With 37 miles of trails on 590 skiable acres, Mount Snow is just over the border in Vermont, touting themselves as the closest BIG mountain to the Northeast’s metropolitan areas. It also features over 73% of their trails in the intermediate level, making it accessible to nearly all level of skier and boarder.
For boarders and trick skiers, the Carinthia Peak at Mount Snow is the place to be. Eight terrain parks and a Superpipe with 18’ walls have helped develop Olympic champions. In the 2014 Winter Olympics in Sochi, Russia, Devin Logan won the silver medal in the Olympic Games debut of women’s ski slopestyle, West Dover native Kelly Clark took bronze in women’s snowboard halfpipe, and Carinthia pro team athlete Nick Goepper brought home bronze in men’s ski slopestyle.
Our choice of residence is the Kitzhof Inn, inspired by the architecture of alpine lodges in Austria. Simon and Alison are the fourth owners and took over in September 2005 when they moved to Vermont from London, England. The Kitzhof is famous for its “Hearty, Vermont Breakfast” included free with each night’s reservation per person.
Even in the fog, the Erik Guay trail lived up to Mont Tremblant's famous World Cup skier. ©Mark D Phillips
The Norh Side trails at Mont Tremblant offer wide open, beautifully groomed snow-covered vistas. ©Mark D Phillips
Old trail map for Mont Tremblant on the wall of the Refuge. ©Mark D Phillips
Our Pièce De Résistance for the pre-season was Mont Tremblant in Quebec, Canada. This was our first visit to the Laurentian Mountains, which actually include the Adirondack Mountains to the south in New York state. Our drive from New York City took us past Lake Placid and Whiteface Mountain, one of our favorite locations in the mountain range. But on we went, crossing the Canadian border near Montreal and driving nearly three hours further to the picturesque resort of Mont Tremblant.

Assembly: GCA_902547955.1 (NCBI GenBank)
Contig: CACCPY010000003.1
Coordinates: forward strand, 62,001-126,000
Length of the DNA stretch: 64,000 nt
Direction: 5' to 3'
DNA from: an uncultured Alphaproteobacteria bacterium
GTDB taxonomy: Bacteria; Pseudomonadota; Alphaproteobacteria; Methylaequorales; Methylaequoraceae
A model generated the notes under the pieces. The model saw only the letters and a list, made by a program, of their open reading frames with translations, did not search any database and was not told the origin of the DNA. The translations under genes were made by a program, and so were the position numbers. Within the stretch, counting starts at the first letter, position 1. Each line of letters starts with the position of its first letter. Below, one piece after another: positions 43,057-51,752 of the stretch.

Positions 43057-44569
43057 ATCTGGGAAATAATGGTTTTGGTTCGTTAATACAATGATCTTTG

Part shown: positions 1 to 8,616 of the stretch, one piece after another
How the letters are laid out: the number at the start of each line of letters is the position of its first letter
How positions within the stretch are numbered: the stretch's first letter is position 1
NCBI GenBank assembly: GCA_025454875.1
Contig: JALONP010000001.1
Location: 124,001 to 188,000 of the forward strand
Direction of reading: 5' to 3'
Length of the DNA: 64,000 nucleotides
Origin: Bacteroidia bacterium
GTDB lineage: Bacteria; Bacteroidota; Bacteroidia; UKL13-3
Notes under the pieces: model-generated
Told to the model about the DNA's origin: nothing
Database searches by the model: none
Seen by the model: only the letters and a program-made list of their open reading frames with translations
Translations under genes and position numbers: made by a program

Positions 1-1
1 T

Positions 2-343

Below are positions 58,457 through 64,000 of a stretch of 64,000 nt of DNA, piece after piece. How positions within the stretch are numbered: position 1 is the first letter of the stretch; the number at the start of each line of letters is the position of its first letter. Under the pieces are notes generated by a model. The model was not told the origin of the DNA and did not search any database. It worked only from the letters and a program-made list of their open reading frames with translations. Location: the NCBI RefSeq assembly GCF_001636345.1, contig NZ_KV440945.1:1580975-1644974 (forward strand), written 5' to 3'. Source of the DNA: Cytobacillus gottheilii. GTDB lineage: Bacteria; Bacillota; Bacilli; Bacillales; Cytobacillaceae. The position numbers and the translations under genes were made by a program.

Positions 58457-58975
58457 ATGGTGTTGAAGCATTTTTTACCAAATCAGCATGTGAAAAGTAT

Arriving late at night, we didn’t really see anything. The next morning, Eliza and I left early, the recipients of a headstart up the mountain given to guests who stay in the village. The online pictures we viewed as we booked the trip did not do the location justice. We began our morning on the Cabriolet Gondola from the village to the base of the slopes, a pleasurable ride over the rooftops of Tremblant village, which looks like a European travelogue.
Once at the base of the slopes, our next ride aboard the Telecabine Express Gondola to the summit of Mont Tremblant, gave us our first view of the lower trails leading to the village and lake. The higher we climbed, we began entering a thick fog that quickly enveloped everything. At the summit we were greeted by visibility that was non-existent. Because it was our first day on an unknown mountain, I immediately freaked out and said we needed to wait for it to clear. As we quickly found out, it doesn't and it is an unfortunate regular early season regularity caused by the unfrozen lake and snow making. So I manned up and followed my 18-year-old daughter into the fog. And boy was it worth it!